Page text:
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“Meanwhile, broad sheets of flame were lighting up many parts of Vesuvius; their light and brightness were the more vivid for the darkness of the night.” So ran the description of the eruption of Mount Vesuvius in a letter by Pliny the Younger to his friend, the future Roman historian Tacitus.
The eruption of Vesuvius in 79AD is perhaps one of the most famous eruptions in history, not least because of its destruction of Pompeii and Herculaneum. Yet, hidden in the suffering and horror of such a fateful event is a glimpse into Roman life, workings and dealings that we would otherwise lack.
The exhibition of ‘Life and Death in Pompeii and Herculaneum’ at the British Museum showcased this insight into life in the towns in a novel way; upon entering, visitors were led through the narrow streets of Pompeii, complete with graffiti and political slogans. The exhibition then led you through the rooms of a typical Roman villa, where you were able to view artefacts according to the relevant part of house – garden, atrium, bedroom, kitchen, and so on. (Admittedly this didn’t give the best glimpse into how the average Roman lived, though was fascinating all the same.) Finally, you are led through a darkened section before having an opportunity to look at some of the plaster casts made by the hollows of the victims of Vesuvius.
The focus, then, was very much on the living in the towns and less about the destruction in the eruption – presumably to challenge the notion that the only notable things about Pompeii and Herculaneum were that they were destroyed. However, if the focus of the ‘death’ section of the exhibition was on the extraordinary manner of the people’s deaths, then the ‘life’ aspect found intrigue in the familiar and everyday objects that we might recognise. A display of carbonised figs, pomegranates, bread and onions may not have seemed so remarkable until one considered that these half-eaten foodstuffs were almost two millennia old. Likewise, a table, kitchen utensils and wall frescos all smacked of acquaintance and you could imagine yourself sat around with Pompeians or Herculaneans sharing a glass of wine, listening to stories about their lives and discussing the private lives of the Emperor. Etchings of animals and people on a wall fresco, attributed to a child, suggest a human side that vases and coins cannot. The individual brush strokes of paintings each retrace the painter’s movements so that we, two thousand years on, could copy the movements exactly.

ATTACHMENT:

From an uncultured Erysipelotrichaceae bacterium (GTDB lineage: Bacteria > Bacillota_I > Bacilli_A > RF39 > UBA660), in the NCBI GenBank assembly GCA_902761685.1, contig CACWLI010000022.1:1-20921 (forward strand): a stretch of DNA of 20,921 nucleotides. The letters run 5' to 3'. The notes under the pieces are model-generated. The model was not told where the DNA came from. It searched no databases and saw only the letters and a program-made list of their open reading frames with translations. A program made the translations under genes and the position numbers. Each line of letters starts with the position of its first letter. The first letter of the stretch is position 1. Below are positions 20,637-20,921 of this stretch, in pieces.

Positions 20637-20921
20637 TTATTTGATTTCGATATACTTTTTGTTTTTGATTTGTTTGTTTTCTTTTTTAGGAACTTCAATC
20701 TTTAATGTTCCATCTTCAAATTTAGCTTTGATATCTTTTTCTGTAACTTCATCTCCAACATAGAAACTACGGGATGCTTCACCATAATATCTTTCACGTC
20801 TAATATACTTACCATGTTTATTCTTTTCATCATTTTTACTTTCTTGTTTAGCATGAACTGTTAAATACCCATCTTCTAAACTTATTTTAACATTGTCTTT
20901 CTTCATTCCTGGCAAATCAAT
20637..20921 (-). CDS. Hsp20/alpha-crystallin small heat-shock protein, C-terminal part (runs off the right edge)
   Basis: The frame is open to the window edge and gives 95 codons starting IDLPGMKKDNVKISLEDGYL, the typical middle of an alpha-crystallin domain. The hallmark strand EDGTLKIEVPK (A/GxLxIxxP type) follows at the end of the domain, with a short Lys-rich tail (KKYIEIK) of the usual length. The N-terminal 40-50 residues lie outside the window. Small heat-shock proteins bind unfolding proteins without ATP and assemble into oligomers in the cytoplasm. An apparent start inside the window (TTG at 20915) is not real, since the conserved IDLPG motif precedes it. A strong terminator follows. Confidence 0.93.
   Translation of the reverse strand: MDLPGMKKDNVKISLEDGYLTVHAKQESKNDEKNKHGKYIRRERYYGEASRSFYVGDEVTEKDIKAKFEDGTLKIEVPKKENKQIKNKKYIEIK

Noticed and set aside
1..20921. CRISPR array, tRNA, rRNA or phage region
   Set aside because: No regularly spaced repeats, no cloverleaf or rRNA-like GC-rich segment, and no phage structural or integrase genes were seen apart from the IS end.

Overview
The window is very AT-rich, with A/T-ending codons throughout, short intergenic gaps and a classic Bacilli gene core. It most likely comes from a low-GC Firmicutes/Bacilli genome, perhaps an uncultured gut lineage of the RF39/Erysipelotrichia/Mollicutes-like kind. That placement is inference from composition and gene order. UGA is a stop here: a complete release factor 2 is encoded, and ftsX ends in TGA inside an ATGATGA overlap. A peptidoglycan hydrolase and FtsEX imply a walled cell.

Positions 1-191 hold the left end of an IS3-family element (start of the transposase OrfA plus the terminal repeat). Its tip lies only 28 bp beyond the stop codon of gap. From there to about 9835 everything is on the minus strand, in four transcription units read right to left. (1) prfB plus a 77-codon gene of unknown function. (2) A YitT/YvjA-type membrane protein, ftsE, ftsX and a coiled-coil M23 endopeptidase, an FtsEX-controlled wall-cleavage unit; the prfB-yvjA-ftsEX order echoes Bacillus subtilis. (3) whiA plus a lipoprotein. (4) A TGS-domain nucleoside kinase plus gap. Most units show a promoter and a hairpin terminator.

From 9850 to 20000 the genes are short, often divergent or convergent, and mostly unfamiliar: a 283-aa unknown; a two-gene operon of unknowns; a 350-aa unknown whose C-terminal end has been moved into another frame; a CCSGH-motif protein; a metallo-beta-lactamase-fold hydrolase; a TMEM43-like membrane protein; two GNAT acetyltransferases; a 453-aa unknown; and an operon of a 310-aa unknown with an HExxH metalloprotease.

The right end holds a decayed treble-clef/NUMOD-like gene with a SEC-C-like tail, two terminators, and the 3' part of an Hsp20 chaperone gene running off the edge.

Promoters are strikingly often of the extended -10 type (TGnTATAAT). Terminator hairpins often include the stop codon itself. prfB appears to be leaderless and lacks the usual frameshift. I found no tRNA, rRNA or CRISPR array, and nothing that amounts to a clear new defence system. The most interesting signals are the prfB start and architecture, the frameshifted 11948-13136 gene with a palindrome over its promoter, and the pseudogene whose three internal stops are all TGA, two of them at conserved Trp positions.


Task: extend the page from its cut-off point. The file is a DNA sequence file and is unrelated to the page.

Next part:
I find it hard not to get a bit sentimental when talking about the ancient world, as my long-suffering friends will attest. However, my fondness for the classics concerned me on the way into the exhibition – I was afraid that my academic understanding of the period might hamper my ability to engage with the people behind the exhibition and (for a few hours) live as if in Ancient Rome. Gladly, I was wrong. The exhibition catered for those whose knowledge of the period was lacking whilst giving enough titbits to entice those who knew a bit more about the subject.
Sadly, however, despite the exhibition being wonderfully and thoughtfully put together, well described and designed, sensitively and educationally presented and – in short – a joy to experience, my time in the museum was not as good as I might have hoped for.
It may well have been my fault for going during the Easter Holidays or not anticipating the crowds that would be attracted by such an exposure but it was often hard to spend as much time as I wanted contemplating the artefacts for being jostled and pushed from the surrounding multitudes. One Spanish lady in particular seemed to be following me to each display before pushing me out of the way to get a better look herself. Accompanying such crowds inevitably also came a certain level of noise – whilst I don’t expect museums to be silent, reverential places I do expect a certain level of decorum around human remains. The solemnity of a set of plaster casts depicting the final moment of a family – their faces contorted in horror and anguish, their bodies recoiling in the suffocating heat and boiling ash – was rather disturbed by the pair of boys playing an excessively loud version of catch in the space behind me. So, too, was the personal feeling of a Roman villa shattered by the droves of continental schoolchildren whose understanding of their purpose in visiting the museum was that they had to glance at every piece as quickly as possible whilst moving en masse and talking over one another. Though I cannot in any way blame the negative experiences entailed on my visit to the exhibition, let my lesson be vicariously learned by anyone else wishing to visit – an early or late viewing is preferable if not essential.
The cacophony and irritations aside, the exhibition is a wonderful chance to see some of the treasures of the Pompeii excavations without having to go all the way to Naples, as well as being an opportunity to experience a side to Roman history that is often deprived of us when we discuss wars and emperors. How ironic it is, then, that the past should come alive in such a setting.